116 3rd St SE
Cedar Rapids, Iowa 52401
CEDAR RAPIDS - A judge will not dismiss the case against a Starry Elementary School teacher whose trial starts Monday in Tama County on charges of failing to report sexual abuse of three children.
Mark Meyer, lawyer for Diane Graham, 59, asked for the dismissal based on her testimony last year in juvenile court during 15-year-old Logan McMurrin's sexual abuse trial.
Graham testified that the two 5-year-old girls and one 6-year-old girl didn't tell her they had been sexually abused by McMurrin, a school volunteer in her classroom who was convicted.
Meyer argued that Graham testified for the prosecution, and the judge accepted her testimony. The prosecution was vouching for her credibility by having her testify but now wants to take the opposite view and say she isn't telling the truth. If the prosecutor thought Graham wasn't being truthful in her testimony, he had a duty to inform the court, Meyer said.
Assistant Linn County Attorney Andrew Powers argued the prosecution didn't take a position on this issue in McMurrin's trial. The judge didn't rule as to her testimony, whether it was a 'finding of fact or conclusion of law.”
The prosecution in the McMurrin trial presented one child who said she told Graham about the sexual abuse, Powers said. The prosecution merely was presenting the entire case.
Sixth Judicial District Associate Judge Casey Jones said he would speculate that the prosecution called Graham to say the class volunteer had access to the children and to describe the room, where the incidents occurred. However, he didn't understand why the prosecutor asked her whether the children told her of the abuse because the prosecutor was aware of her answer from a deposition.
Jones did say that Judge Angie Wilson didn't make any credibility finding as to Graham or her testimony. She didn't mention Graham's testimony in her bench ruling, which convicted McMurrin.
Jones said he wouldn't dismiss the case at this time.
Graham is charged with failing to report child sex abuse as a mandatory reporter, a simple misdemeanor. If convicted, she faces up to a $625 fine or up to 30 days in jail.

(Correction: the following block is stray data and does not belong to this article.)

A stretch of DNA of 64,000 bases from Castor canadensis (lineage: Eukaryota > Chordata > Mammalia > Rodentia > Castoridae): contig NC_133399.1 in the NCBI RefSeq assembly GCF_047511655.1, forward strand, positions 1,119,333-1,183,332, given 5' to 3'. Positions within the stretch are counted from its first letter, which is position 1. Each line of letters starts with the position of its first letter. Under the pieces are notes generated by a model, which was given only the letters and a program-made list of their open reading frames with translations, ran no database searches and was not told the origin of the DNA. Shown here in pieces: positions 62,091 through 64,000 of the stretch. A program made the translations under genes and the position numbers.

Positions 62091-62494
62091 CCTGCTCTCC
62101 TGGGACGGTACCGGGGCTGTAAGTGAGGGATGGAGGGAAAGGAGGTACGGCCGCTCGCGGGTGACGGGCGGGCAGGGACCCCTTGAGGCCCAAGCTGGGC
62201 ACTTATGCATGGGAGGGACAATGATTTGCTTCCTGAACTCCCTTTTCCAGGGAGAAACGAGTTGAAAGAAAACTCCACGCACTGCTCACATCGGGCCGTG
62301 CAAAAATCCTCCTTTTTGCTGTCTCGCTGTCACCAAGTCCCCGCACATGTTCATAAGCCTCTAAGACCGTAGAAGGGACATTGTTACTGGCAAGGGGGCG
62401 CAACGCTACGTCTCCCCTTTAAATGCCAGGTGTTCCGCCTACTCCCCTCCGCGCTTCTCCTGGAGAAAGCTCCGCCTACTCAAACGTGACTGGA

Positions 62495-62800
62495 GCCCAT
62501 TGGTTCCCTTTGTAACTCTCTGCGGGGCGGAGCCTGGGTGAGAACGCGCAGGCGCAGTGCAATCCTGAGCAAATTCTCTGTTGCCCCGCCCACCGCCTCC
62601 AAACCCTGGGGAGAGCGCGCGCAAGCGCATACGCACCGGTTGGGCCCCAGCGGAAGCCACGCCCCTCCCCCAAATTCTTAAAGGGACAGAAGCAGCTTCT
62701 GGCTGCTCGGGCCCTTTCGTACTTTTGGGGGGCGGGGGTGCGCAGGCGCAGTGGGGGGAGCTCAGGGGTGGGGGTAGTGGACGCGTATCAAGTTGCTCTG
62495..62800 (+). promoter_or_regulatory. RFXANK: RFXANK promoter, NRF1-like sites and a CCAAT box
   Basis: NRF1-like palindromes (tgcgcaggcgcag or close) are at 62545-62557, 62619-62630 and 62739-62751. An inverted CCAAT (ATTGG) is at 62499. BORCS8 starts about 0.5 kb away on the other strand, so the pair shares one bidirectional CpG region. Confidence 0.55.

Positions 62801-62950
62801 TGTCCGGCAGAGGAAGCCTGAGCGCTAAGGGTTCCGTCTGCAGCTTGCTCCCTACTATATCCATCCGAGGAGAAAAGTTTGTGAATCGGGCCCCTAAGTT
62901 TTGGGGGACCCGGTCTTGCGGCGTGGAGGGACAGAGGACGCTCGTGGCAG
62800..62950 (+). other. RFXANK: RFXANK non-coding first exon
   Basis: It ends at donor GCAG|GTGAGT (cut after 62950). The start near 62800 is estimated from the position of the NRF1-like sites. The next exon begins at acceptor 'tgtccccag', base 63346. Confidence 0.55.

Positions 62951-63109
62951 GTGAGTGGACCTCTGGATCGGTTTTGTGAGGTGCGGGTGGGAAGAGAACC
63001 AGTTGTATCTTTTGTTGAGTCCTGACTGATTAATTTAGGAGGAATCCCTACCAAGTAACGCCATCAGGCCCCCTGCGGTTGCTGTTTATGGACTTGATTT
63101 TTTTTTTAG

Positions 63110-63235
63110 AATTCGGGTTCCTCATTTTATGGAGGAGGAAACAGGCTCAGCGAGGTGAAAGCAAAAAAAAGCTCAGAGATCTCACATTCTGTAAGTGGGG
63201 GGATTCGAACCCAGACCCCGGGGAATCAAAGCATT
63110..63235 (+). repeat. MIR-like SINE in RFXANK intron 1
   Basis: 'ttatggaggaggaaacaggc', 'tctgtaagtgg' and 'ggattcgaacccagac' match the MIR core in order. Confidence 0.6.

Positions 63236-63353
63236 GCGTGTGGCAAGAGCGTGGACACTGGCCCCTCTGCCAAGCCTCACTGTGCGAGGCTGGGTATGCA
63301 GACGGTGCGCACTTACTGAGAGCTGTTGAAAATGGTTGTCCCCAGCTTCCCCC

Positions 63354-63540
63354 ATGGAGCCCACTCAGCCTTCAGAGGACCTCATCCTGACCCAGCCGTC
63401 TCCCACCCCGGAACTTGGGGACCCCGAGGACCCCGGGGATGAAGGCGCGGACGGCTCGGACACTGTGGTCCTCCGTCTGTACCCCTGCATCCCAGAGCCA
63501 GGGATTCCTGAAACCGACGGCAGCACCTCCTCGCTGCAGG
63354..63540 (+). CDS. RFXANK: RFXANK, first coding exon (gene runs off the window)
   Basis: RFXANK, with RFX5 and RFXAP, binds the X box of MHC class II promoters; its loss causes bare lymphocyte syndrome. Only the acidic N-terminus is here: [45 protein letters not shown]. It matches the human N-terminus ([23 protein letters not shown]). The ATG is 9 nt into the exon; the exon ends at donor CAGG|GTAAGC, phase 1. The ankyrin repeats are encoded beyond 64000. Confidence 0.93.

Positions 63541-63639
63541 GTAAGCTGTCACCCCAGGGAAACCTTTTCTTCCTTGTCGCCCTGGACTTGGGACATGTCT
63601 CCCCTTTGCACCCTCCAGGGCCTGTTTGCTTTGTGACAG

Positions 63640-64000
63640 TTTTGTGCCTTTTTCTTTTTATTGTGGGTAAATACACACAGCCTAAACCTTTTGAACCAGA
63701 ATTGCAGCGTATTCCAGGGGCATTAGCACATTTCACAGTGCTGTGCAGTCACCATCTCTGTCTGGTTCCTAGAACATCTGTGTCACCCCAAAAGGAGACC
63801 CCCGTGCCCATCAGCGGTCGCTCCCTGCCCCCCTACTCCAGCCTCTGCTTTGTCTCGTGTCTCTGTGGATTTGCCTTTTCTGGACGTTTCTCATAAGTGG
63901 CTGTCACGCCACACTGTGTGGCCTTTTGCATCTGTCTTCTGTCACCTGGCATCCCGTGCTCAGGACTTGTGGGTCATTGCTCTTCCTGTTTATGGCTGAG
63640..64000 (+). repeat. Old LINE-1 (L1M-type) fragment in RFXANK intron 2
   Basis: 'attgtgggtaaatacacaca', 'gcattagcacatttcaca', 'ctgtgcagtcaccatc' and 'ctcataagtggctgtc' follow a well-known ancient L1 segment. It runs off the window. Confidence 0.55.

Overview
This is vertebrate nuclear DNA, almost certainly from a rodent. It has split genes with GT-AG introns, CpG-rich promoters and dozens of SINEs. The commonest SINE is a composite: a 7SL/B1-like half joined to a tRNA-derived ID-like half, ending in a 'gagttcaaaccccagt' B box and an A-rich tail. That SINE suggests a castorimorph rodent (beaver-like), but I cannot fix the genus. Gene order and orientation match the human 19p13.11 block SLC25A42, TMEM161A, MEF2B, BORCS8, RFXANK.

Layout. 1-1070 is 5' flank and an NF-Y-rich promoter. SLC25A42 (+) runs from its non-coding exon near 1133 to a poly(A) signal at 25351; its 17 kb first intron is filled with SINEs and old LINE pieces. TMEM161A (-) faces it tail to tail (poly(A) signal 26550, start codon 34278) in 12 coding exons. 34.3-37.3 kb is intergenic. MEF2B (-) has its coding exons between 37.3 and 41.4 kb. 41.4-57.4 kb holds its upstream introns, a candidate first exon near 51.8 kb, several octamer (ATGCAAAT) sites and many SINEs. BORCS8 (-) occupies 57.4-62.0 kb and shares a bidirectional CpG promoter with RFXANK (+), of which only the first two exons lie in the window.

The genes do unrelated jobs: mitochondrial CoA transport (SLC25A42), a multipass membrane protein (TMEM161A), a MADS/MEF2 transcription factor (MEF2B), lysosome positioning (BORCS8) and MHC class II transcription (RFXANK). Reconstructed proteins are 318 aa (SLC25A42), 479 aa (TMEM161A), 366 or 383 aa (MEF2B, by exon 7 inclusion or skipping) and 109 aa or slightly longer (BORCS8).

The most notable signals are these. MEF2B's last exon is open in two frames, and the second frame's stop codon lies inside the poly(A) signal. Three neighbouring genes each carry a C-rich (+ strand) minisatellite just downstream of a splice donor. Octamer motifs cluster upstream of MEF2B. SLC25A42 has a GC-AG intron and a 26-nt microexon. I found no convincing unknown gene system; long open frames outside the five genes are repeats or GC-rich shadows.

Jury selection starts at 9 a.m. in Tama County District Court. The trial, which was was moved out of Linn County because of publicity, is expected to last all week.
The prosecution will be allowed to show the videotaped St. Luke's Protection Center interviews of the three children, but the girls also will testify in person so the defense can cross-examine them.
A criminal complaint states two Starry students in Graham's class, on two occasions, told Graham about incidents involving McMurrin.
Graham, who is on administrative leave, failed to report the children's disclosures to law enforcement or the Department of Human Services, according to the complaint.
As a teacher, Graham is a mandatory reporter of child abuse. Iowa law requires any licensed school employee to report abuse against a child younger than 12 within 24 hours.
Graham and the Marion Independent School District also were sued last February by eight parents, claiming their children were subjected to sexual abuse and psychological and emotional injuries and pain.
The lawsuits were settled before trial in November for $1.8 million. The Marion Independent Community School District paid parents of three students $600,000 each to settle three of the lawsuits against Graham and the district. The fourth lawsuit also has been settled, but details aren't yet finalized.
l Comments: (319) 398-8318; email@example.com